Biblical History of The Virgin Mary

While the Bible contains references to several ‘Marys’, no other is important or more revered than the Virgin Mary, mother to our Lord Jesus Christ. Through the ages she has been lovingly adorned with many titles including The Blessed Virgin Mary, Our Lady, Queen of Heaven, Mother of God and Madonna, to mention just a few.

The New Testament tells us of Mary’s astonishing grace, humility and piety, and as a result she has been recognised by all forms of Christianity and in particular, deeply venerated by the Catholic and Orthodox faiths. From the Apostolic period she has been the focus of magnificent works of art, literature and even music. Whilst theology has developed for us, and all generations, a profile of Mary that shows her to be truly worthy of our love and devotion, we need no other affirmation than the fact she was chosen by Our Holy Father to be the Mother of His only Son. There can be no doubt that Mary elegantly fulfills the Magnificat (Luke 1:48): “Henceforth all generations will call me blessed.”

Biblical References to Mary

The coming of Mary as the Virgin Mother to the future Messiah is foretold in the Old Testament, with the major events of her actual life documented in the New Testament.

Of specific importance are the references to Mary that form the five Joyful Mysteries. These Mysteries are foundational to the Prayers of the Holy Rosary and begin in (Luke 1:26) which narrates The Annunciation.

Mary is Visited by an Angel

The Annunciation by Carl Bloch courtesy carlbloch.com

Saint Luke’s passage tells us that God sent the Archangel Gabriel down from Heaven to a small town in Galilee called Nazareth to meet with Mary. At this time Mary is a young woman engaged to be married to Joseph who is a descendant in the family line of King David. On appearing to Mary the Angel informs her that she has found great favor with the Lord who is with her.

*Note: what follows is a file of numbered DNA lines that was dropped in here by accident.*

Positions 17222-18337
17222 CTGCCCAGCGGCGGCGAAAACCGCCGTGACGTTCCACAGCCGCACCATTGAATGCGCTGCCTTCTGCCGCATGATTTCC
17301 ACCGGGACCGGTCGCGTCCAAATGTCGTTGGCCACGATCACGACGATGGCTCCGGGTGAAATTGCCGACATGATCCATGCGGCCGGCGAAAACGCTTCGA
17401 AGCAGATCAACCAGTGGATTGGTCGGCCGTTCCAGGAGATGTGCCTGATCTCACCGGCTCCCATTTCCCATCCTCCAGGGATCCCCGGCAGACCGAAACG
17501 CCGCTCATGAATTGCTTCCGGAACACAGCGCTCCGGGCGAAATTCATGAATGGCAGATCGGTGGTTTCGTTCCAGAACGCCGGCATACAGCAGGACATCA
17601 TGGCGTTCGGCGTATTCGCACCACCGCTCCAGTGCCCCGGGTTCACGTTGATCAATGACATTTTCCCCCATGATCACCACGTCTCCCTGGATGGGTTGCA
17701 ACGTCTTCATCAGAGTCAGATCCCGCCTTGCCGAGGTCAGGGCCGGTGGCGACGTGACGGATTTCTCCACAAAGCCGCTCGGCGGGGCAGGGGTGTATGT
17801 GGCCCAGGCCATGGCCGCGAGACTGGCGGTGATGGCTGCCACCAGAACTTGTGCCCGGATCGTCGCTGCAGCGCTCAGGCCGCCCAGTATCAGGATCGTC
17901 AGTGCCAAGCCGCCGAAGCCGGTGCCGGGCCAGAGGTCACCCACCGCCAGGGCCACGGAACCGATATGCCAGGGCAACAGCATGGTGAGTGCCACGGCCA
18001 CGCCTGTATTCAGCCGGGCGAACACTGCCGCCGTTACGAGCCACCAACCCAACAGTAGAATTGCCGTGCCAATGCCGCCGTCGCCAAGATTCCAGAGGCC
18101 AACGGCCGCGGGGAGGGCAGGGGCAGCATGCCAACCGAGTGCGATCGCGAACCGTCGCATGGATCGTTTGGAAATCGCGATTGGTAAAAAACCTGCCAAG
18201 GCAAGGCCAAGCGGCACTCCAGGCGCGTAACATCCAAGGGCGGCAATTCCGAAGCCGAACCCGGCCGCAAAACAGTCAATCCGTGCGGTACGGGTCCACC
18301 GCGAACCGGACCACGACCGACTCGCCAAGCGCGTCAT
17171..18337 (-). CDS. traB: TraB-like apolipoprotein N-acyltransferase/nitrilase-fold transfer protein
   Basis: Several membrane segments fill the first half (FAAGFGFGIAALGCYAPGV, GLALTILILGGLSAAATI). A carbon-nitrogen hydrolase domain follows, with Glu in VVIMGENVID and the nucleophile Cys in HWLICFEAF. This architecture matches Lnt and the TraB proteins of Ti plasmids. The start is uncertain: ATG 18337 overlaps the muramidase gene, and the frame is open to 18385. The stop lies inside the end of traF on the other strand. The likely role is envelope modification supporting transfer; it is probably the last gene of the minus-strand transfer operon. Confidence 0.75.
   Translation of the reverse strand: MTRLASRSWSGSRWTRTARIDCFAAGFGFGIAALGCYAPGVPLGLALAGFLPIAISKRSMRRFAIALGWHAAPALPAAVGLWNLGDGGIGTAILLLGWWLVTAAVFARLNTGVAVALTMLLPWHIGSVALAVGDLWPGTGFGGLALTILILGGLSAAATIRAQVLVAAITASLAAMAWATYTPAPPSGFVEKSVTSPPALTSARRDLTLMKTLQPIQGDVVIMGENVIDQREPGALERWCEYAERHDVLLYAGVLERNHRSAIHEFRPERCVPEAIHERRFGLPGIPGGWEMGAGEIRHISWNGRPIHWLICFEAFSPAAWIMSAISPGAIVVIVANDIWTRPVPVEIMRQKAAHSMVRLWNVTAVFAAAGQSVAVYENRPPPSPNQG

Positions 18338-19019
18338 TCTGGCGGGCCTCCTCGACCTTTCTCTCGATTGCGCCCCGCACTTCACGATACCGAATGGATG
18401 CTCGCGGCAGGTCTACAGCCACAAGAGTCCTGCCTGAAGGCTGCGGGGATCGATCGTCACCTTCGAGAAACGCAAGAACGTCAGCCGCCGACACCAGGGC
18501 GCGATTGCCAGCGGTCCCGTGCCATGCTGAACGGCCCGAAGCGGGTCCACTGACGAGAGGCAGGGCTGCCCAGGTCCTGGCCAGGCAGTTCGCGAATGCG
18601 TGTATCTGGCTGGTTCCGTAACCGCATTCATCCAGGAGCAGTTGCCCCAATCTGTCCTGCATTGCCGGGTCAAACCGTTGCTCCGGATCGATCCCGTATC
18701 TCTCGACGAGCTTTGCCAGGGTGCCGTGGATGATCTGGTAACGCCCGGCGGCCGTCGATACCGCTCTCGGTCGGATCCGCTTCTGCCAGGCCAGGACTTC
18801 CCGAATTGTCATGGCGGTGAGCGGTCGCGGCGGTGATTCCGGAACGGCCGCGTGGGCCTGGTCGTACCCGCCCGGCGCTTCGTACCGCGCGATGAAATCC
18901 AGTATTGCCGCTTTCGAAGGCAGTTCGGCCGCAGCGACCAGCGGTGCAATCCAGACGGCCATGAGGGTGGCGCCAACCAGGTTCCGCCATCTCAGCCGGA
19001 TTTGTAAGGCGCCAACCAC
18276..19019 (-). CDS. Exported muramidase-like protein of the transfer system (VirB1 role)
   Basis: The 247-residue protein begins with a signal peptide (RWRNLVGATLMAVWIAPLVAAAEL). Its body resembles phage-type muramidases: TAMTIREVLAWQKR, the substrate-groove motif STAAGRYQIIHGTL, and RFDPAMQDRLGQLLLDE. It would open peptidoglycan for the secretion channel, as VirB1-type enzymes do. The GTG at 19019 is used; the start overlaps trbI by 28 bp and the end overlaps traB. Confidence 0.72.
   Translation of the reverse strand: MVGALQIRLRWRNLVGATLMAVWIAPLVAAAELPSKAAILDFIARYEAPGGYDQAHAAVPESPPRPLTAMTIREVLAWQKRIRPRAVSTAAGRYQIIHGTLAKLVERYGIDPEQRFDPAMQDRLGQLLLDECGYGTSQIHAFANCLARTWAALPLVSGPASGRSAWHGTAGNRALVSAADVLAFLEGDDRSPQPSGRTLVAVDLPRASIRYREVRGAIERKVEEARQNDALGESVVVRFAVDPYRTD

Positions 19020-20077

Luke (1:26-35) proclaims: “In the sixth month the angel Gabriel was sent by God to a town in Galilee called Nazareth, to a virgin engaged to a man whose name was Joseph, of the house of David. The virgin’s name was Mary. And he came to her and said, “Greetings, favored one! The Lord is with you.” But she was much perplexed by his words and pondered what sort of greeting this might be. The angel said to her, “Do not be afraid, Mary, for you have found favor with God. And now, you will conceive in your womb and bear a son, and you will name him Jesus. He will be great, and will be called the Son of the Most High, and the Lord God will give to him the throne of his ancestor David. He will reign over the house of Jacob forever, and of his kingdom there will be no end.” Mary said to the angel, “How can this be, since I am a virgin?” The angel said to her, “The Holy Spirit will come upon you, and the power of the Most High will overshadow you; therefore the child to be born will be holy; he will be called Son of God.”